I've never been a heavy chat user, but I was just getting into WhatsApp when my iPhone was stolen. How am I going to flirt with all those girls without WhatsApp? I wondered. Well, I found a solution for that too. I don't. WhatsApp is an annoying waste of time. Having to send text messages instead of chat is a good way to filter out noise. Then there's making phone calls. Remember when people used to do that?

7. Demonstrate my social status.

Smartphones are a status symbol. Let's face it. If you want to be cool, you have to have an iPhone. Apple's marketing department decrees it so. What sort of self-respecting hipster would use anything else?

Fortunately, I've never been particularly interested in social status. Besides, I know that you know you paid too much for it. I'm so stoked with my dumbphone, it shows. I can brag about my battery life and indestructable screen and near-zero expenses while you just sit there thinking "you know what... he's right." Although you won't actually say that.

There is also a sort of street cred in having a dumbphone too. It's like having two phones. People wonder. Why, why, why?

8. Make phone calls.

My dumbphone can do that.

And that's it. I can't find a good reason to buy another smartphone. Having email on your phone is a great way to keep you working around the clock, but that's not what I'm aiming for. Then there's Facebook, I guess. But that will have to wait for another day. Can you imagine it? Life without Facebook?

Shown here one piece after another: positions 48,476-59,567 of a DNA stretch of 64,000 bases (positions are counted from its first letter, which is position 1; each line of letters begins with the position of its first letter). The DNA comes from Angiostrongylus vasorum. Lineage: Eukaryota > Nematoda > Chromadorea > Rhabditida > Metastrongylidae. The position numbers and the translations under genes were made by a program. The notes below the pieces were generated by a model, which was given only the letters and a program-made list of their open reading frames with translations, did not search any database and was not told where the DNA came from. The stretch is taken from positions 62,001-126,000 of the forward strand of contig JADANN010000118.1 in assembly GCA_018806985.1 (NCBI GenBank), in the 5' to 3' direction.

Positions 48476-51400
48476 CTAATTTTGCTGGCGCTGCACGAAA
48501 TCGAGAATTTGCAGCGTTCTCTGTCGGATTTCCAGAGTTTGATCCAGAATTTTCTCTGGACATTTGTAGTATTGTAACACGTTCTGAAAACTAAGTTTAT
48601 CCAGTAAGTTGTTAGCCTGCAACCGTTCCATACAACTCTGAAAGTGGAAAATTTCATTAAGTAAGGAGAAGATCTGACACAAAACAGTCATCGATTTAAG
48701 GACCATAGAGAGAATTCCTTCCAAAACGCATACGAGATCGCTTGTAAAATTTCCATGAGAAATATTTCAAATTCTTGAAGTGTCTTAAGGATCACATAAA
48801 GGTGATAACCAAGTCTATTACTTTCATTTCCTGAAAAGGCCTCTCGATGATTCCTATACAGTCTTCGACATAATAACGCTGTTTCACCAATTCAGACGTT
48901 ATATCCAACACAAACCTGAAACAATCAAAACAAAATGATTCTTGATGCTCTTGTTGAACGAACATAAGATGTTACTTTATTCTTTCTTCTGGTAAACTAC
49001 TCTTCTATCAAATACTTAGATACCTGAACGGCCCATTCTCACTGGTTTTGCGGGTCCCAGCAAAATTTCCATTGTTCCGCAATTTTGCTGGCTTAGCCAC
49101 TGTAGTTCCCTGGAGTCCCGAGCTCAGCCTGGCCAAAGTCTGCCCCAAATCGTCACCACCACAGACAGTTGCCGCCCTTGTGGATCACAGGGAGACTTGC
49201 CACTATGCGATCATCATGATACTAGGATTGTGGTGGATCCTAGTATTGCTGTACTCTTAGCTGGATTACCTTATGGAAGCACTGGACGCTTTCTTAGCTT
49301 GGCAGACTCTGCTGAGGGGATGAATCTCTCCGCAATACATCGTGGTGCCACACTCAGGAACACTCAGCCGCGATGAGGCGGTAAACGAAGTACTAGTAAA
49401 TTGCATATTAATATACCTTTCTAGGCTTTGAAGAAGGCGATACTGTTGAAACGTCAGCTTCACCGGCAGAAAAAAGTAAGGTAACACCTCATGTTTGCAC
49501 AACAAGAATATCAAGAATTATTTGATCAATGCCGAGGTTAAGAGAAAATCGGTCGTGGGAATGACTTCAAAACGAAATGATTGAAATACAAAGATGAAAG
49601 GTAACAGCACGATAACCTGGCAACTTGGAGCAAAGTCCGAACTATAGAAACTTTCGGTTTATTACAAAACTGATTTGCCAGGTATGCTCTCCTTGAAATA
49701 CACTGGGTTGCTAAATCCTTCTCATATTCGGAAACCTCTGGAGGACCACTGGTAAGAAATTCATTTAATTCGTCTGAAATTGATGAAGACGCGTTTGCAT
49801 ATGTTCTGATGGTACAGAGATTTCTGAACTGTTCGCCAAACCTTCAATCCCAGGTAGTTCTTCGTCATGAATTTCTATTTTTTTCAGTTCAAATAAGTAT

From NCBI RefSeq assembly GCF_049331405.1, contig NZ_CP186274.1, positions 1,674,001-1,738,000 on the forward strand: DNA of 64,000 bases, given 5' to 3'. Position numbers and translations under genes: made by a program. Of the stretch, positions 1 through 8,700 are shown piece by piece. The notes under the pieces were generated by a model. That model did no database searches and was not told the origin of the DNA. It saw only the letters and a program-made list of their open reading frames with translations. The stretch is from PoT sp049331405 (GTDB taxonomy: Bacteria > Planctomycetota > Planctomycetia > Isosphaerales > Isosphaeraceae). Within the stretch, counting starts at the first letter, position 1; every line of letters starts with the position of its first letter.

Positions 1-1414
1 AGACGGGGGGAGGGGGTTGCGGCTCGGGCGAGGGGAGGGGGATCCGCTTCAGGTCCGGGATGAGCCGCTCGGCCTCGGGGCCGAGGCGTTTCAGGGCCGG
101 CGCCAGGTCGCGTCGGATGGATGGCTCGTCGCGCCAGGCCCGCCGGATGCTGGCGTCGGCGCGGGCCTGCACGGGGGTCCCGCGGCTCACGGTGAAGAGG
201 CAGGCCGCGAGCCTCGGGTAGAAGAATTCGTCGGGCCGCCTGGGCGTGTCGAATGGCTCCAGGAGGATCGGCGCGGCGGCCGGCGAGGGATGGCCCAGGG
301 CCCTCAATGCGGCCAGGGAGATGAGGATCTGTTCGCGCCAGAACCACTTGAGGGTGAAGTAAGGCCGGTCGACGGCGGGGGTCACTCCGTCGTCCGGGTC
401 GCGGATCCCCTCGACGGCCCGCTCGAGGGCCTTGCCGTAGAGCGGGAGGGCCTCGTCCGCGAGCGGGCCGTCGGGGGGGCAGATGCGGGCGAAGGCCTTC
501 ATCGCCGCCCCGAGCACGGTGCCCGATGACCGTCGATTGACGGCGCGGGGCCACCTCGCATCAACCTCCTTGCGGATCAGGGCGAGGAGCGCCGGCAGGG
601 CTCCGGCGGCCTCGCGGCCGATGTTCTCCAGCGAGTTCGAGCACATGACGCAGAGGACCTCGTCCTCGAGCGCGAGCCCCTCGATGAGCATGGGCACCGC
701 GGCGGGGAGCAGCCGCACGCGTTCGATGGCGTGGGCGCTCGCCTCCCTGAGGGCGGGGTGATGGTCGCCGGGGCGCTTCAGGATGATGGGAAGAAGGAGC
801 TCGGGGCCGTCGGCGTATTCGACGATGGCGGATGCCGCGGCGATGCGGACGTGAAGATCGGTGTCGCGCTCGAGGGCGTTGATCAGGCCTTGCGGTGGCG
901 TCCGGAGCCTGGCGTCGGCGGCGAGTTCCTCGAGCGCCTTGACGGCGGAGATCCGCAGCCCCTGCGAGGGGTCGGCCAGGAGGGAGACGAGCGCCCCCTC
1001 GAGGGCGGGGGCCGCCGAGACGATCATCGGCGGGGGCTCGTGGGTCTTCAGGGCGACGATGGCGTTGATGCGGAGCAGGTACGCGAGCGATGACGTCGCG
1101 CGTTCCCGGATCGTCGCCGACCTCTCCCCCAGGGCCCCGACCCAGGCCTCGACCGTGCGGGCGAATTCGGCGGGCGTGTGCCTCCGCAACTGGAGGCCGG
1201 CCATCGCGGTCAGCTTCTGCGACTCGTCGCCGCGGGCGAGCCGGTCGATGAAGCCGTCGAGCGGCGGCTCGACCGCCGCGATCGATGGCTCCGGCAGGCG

Surely not.

Life Without A Smartphone

About Roger Keays

Life Without A Smartphone

Roger Keays is an artist, an engineer, and a student of life. Since he left Australia in 2009, he has been living as a digital nomad in over 40 different countries around the world. Roger is addicted to surfing. His other interests are music, psychology, languages, and finding good food. Click here to subscribe to his weekly blog, or stalk him on Facebook and Twitter.

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Comment posted by: , 5 months ago

Yeh, there is really no substitute for a good flashcard app. I've tried making flashcards in my notepad by folding sheets of paper, but it's just not the same.

As for SSH, ironically server maintenance is one of the reasons I prefer my dumbphone. I missed too many critical outage messages because smartphone was out of battery, the message was lost in the noise or the phone was just being retarded.

BTW I'll be releasing my Android flashcard app very soon. It has some neat tricks which make it easier to test complex memories, such as memory palaces or song lyrics. Let me know if you'd like me to add you to the mailing list (or just sign up in the sidebar of my blog).


Comment posted by: Jade, 5 months ago

You make some good points. I'm tempted to switch, now. But two things are keeping me from switching to a dumb-phone:

SSH and (as you said,) flash-cards.

If I couldn't study flash-cards on my smart-phone, I'd probably never get to studying them at all. When I'm on a computer, there's more important stuff I need to work on.

And in the case of SSH, sometimes there are emergencies I need to fix right then-- need a file from my home desktop, need to get a server back up, etc.

If dumb-phones could do those, that'd be perfect.